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Reviewed by:
  • Gender, Theory, and The Rise of Christianity: A Response to Rodney Stark
  • Elizabeth A. Castelli (bio)

Scholarly attempts to account for the complex process that travels under the name of “the Christianization of the Roman Empire” have produced a rich and varied literature in the last century. 1 The extent to which women’s participation in the early Christian movement enabled that process has been an important subtopic of research, especially among feminist historians of late antiquity. 2 Worthy of special consideration [End Page 227] here is the extensive literature documenting women’s special attraction to particular forms of Christian belief and practice, those involving varying degrees of ascetic discipline. 3 It is within this broad framework that I have undertaken to engage the fifth chapter (“The Role of Women in Christian Growth”) of Rodney Stark’s recent book, The Rise of Christianity: A Sociologist Reconsiders History. [End Page 228]

This chapter is one piece of a larger mosaiclike argument in which Stark undertakes the very salutary task of accounting for the historical ascendancy of Christianity by making use of sociological theories and models. Stark’s earlier work has focussed primarily on contemporary religious movements, temporally and geographically remote from the worlds of the late ancient Mediterranean. His work to bring sociological theory to bear on this new material is particularly laudable since early Christianity has often been treated as qualitatively different from many other religious innovations that have emerged in different times and places. That special treatment can usually be traced back to some form of theological privileging or related queasiness. To attempt to explain the spread of Christianity through recourse to rational explanation rather than deus ex machina argumentation is a very worthy task indeed. And although this essay will express some rather substantive disagreements with Stark’s interpretations of the ancient evidence and renderings of the scholarly consensus on numerous points, it nevertheless shares considerable sympathy with the goal of providing a verifiable historical explanation for the eventual hegemony of Christianity in the ancient Mediterranean world. [End Page 229]

Questions of Method and Evidence

At the outset, some general questions about the assumptions that seem to underwrite Stark’s understanding of early Christianity and its broader cultural context need to be raised. There seems to be a tendency in the chapter (and perhaps the book as a whole) toward the generalizing use of monolithic interpretive categories: “Christianity,” “the Greco-Roman world,” “paganism,” “Judaism,” and so on, operate as uninterrogated and unitary categories. In his recent book on the cultural transformation that took place between the fourth and sixth centuries, historian Robert Markus has reminded us that “the image of a society neatly divided into ‘Christian’ and ‘pagan’ is the creation of late fourth-century Christians, and has been too readily taken at its face value by modern historians. . . . ‘Paganism’ . . . existed only in the minds, and, increasingly, the speech-habits, of Christians.” 4 And the category of “the Greco-Roman world” collapses considerable temporal and geographical differences, to say nothing of cultural and ethical ones.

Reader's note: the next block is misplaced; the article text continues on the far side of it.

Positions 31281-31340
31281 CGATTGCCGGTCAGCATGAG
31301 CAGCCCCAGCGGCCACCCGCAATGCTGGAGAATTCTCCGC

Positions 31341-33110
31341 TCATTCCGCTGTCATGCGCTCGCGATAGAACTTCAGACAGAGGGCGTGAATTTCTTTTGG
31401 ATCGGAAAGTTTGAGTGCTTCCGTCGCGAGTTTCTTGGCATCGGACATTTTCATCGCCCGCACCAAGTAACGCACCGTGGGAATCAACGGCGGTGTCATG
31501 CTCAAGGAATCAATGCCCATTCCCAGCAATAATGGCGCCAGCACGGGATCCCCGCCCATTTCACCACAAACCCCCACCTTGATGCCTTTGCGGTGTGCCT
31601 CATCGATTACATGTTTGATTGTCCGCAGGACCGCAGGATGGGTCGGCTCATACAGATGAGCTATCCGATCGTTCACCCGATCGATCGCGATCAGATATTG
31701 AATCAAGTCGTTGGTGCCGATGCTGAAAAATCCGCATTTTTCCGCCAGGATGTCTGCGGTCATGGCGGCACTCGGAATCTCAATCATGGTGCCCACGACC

“Christianity,” too, is in many ways a heuristic construction, especially in the early centuries of the movements that travelled under its name. Indeed, both “Judaism” and “Christianity” in antiquity have increasingly been rendered as plurals by historians of religion in an attempt to signal our expanded sense of variety in both of these traditions at this time. Moreover, the sharp distinctions that Stark invokes between “pagan” and “Christian” have been considerably blurred by historians in recent years.

In a similar vein, the category “women” simultaneously renders visible the historical specificity of sexual difference while obscuring a wide range of differences among women. (The unidentified sculpture reproduced on page 96 of Stark’s book is emblematic of the tendency to render any single image of a woman as a figure for “women in general.”) Which “Christianity” is it that afforded which Christian women a higher status than that of which of their non-Christian peers?

Of course, in order to see the big picture, one must sacrifice some level of detail. However, some level of specificity is required lest one be reduced to making absurd and patently false claims. What does it...

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pp. 227-257
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